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Consider Metrics First when Drafting a Technical Narrative

Numbers and Metrics in SR&ED

It is critical to use metrics in your T661 technical narrative to support your claim. 

The most important component of an SR&ED claim is the technical narrative in the T661. The challenge is to condense the supporting documentation (of which there could be dozens and sometimes hundreds of pages) to 1400 words to comply with the word limits in the T661. Email correspondence, project reports, lab notebooks – all of these can be used to support the hours of systematic investigation conducted during the year for the project being claimed.

The T661 word limits can be stretched at times, especially if using tax software that counts text by line, and not by words or characters. It is important, however, to ensure that the essential information is included in your T661 technical narrative and what you write is supported by quantifiable metrics.

Establish Your Company’s Knowledge Base

The first people who will look at your technical narrative at the CRA have a broad level of knowledge (i.e. a Bachelors in a field of science). You cannot assume their knowledge of any industry-specific jargon or what is “known” in your industry. In short, you must establish your own company’s knowledge base before describing the technological advancement.

Context, Metrics and Supporting Details Are Key

Approximately 30% of the technical narrative (400 of 1400 words) should be dedicated to supporting details. Providing supporting details and context for the work performed is essential to support each component of the form: Line 246 (Advancements -350 words), Line 242 (Obstacles – 350 words) and Line 244 (Work Performed – 700 words). The completed technical narrative may not follow these word limits exactly, however, the metrics, context and other supporting details should provide the basis for the remainder of the technical narrative to grow.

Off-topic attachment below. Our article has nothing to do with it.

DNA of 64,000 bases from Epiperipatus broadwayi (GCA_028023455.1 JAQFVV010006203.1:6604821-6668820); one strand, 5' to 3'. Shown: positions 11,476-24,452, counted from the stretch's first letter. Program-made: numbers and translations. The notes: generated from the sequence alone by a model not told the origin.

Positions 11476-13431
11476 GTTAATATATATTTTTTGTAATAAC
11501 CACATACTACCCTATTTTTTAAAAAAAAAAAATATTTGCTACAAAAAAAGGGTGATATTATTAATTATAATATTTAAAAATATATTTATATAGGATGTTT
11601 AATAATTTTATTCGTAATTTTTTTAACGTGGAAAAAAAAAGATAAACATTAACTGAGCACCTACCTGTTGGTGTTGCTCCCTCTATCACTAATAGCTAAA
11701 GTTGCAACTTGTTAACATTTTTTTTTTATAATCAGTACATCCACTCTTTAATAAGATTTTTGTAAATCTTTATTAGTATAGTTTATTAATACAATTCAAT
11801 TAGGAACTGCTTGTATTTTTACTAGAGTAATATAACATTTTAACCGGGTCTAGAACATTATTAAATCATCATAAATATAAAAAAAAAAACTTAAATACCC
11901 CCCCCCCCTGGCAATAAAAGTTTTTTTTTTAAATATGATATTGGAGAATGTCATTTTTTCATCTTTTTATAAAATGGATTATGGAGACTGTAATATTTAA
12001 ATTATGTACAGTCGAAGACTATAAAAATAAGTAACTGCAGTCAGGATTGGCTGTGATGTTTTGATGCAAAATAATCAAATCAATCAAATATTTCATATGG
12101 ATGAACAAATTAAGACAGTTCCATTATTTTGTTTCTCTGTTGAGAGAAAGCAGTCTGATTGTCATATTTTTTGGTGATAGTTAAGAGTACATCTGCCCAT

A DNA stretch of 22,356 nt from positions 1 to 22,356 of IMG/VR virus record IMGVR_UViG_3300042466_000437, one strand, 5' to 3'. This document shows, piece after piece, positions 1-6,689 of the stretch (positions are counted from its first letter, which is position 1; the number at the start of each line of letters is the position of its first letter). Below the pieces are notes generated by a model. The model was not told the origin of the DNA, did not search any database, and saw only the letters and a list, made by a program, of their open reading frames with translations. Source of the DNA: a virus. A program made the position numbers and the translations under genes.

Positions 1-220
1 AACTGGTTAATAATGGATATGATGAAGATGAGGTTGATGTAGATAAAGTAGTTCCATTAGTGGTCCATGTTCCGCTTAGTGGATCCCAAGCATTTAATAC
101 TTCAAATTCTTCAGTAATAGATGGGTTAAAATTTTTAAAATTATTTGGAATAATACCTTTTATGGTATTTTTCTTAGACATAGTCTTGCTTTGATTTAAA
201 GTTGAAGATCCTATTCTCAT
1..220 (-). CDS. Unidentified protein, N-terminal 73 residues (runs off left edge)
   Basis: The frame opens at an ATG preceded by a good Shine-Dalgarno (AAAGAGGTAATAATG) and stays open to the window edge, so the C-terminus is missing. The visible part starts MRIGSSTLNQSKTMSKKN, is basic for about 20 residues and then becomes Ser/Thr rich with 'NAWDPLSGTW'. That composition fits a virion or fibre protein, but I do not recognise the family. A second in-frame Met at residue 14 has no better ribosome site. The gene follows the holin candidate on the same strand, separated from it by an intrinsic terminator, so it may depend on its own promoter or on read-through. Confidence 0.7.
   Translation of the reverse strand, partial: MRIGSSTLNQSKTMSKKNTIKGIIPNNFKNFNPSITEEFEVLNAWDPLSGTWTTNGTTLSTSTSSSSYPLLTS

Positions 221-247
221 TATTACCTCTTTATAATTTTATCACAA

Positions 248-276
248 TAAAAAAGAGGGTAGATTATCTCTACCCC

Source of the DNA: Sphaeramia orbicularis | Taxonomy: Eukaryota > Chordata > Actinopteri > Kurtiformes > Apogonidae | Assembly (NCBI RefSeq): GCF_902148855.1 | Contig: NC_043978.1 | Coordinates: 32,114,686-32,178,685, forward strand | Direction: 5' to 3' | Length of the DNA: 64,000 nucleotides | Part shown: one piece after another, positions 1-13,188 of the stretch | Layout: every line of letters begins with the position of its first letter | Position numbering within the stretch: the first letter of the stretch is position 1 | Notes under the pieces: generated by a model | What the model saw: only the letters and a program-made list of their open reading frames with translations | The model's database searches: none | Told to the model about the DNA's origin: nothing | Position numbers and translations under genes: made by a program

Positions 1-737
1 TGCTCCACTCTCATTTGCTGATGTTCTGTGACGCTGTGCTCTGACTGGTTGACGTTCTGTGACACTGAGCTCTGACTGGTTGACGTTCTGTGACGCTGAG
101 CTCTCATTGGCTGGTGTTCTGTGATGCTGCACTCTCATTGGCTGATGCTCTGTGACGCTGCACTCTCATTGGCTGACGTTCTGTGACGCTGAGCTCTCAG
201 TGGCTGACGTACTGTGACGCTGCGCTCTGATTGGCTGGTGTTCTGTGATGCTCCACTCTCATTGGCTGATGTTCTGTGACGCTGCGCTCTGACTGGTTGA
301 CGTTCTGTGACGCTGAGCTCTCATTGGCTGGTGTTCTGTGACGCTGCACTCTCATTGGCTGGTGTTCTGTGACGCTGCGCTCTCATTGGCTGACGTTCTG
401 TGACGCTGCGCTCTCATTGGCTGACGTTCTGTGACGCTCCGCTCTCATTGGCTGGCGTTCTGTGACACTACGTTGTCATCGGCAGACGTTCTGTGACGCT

Numbers Matter – Use Them

It might seem convoluted to require metrics and numbers in a technical narrative, considering the limited space available in the T661 to describe the work performed; however, metrics are critical particularly if they are quantifiable. When writing a technical narrative, ask yourself:

Can we quantify the improvements we achieved? Can we articulate the new knowledge / information generated?

If a particular aspect of experimentation made a significant impact, state what this impact was and quantify it if possible. Your audience is the CRA – an organization focused on numbers – and ensuring you communicate effectively will help your application. Further, evidence of a systematic approach is critical to show the work was performed in a logical, professional manner and that every hour was necessary to the project being claimed. By looking for quantifiable metrics, more questions and details may arise that will give you the information necessary to write a good technical narrative.

Do you have questions or ideas about the drafting process for technical narratives?

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